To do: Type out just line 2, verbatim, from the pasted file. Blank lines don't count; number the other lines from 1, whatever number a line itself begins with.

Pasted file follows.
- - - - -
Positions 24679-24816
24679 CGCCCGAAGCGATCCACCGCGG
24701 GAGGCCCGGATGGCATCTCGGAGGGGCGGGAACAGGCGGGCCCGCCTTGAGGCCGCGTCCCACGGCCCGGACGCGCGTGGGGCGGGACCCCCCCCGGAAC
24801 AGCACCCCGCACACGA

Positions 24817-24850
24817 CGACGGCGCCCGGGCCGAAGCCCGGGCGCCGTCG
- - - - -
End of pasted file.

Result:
24679 CGCCCGAAGCGATCCACCGCGG